BPA welcomes ‘no deal’ proposals
(Posted on 14/09/18)
The British Ports Association has welcomed new Government proposals to help ensure maritime vessels and vehicles are able to travel to and from the EU post Brexit, following the publication of more of the UK Government’s advice on contingency planning for a ‘no deal’ Brexit outcome.
The new papers include advice on a number of maritime issues such as seafarers certificates and safety and security notices for ship and cargo, and also briefing on wider transport policy preparations such as drivers licenses, haulage permitting and vehicle insurance.
Commenting on the developments the Chief Executive of the BPA, Richard Ballantyne said:
“We welcome the briefing papers which will help to ensure ships keep calling at UK ports and lorries and drivers are able to travel between Britain and Europe, post Brexit. It is sensible that the UK Government considers all outcomes however we are now critically close to March 2019.
"Together with the advice published last month this brings home the potential of a ‘no deal’ outcome. There is now limited time for ports and freight operators to prepare and without certainty it is still difficult for terminal operators to commit to investment in physical and digital infrastructure that might be needed to facilitate changing rules for trade.
"We have been involved in positive discussions with the UK Government and are hopeful that EU negotiators can accept a deal which rules out the need for new borders checks at ports, as is set out in the Checkers agreement. Anything less than this will have serious implications and need to be planned for, not only in the UK but also in the EU.”
The BPA has previously raised concerns that the impacts of leaving the EU Customs Union and the Single Market could lead to disruption at ports. This is particularly the case for Roll-on Roll-off port operators, which handle the majority of the UK’s trade with the EU, and for whom a ‘no-deal’ could be a serious challenge with new requirements at the border. The Chequers agreement and the Government’s Brexit White Paper ‘Facilitated Customs Arrangement’ proposal offered a solution to the challenge of possible new customs and borders checks.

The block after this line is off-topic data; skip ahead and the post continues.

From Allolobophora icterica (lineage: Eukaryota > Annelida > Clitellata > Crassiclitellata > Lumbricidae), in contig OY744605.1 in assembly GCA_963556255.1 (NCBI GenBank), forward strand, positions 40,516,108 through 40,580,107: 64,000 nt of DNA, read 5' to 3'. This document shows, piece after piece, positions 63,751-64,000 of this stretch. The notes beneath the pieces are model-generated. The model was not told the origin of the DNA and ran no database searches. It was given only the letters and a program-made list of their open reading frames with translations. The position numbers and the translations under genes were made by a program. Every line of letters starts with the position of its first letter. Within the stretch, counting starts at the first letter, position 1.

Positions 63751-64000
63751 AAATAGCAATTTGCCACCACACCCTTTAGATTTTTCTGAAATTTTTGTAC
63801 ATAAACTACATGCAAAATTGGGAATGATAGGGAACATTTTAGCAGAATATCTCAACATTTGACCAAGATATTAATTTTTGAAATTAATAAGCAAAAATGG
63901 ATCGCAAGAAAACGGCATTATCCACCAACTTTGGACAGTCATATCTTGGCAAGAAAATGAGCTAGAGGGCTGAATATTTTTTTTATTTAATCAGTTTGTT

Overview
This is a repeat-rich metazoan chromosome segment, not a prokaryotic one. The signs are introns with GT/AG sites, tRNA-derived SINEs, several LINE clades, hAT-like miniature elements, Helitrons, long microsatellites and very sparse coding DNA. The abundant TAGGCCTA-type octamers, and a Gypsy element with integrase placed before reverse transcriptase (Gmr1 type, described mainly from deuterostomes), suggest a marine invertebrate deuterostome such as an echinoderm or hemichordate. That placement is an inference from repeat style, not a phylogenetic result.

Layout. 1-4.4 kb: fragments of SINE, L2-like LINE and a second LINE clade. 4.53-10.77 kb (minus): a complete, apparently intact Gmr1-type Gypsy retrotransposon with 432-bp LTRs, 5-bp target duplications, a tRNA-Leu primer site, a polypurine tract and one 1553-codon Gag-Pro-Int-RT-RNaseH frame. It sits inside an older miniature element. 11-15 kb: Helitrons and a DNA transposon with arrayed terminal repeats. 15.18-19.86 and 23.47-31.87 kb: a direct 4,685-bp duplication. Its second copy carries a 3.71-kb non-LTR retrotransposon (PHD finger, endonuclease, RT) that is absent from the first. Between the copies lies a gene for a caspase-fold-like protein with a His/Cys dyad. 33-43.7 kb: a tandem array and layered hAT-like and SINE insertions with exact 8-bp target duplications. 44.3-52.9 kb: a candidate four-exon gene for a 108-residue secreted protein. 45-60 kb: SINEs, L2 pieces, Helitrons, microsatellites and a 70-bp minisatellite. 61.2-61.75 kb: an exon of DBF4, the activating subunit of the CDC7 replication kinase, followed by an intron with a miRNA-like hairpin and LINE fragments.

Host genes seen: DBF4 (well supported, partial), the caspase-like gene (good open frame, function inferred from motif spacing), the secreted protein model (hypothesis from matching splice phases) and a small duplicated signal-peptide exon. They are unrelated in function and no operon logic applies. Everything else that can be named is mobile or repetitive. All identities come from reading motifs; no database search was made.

Leaving the EU Customs Union and Single Market means that without some form of agreement goods travelling to and from Europe will be subject to new authorisations and other requirements as of March 2019. The Government’s ‘no-deal’ advisory notices on trading with the EU can be downloaded by clicking here:
The Port of Vancouver USA Board of Commissioners have unanimously approved the port’s 2018 Strategic... Read more
Pilbara Ports Authority has announced another shipping record as part of its August 2018 shipping figures... Read more
The Port of Rotterdam Authority has announced the launch of the World Ports Climate Action Programme... Read more
Euroports and Antwerp Port representatives, along with their clients, have officially inaugurated the... Read more
PD Ports has formed a partnership with Seacon (SG), a UK port-based terminal operator, freight forwarder... Read more
In the first quarter of 2018, Latvia recorded the strongest real growth among European states. The seasonally... Read more
In a context in which HAROPA seaborne traffic globally remains stable, at 45.8 M tonnes, the first six... Read more
The Port of Long Beach is continuing to outperform 2023 clean air goals for diesel particles and sulphur... Read more
The CN EcoConnexions Partnership Programme celebrates companies that pledge to work to reduce their... Read more
Transhipment in the North Sea Canal Area at the seaports Amsterdam, IJmuiden, Beverwijk and Zaanstad... Read more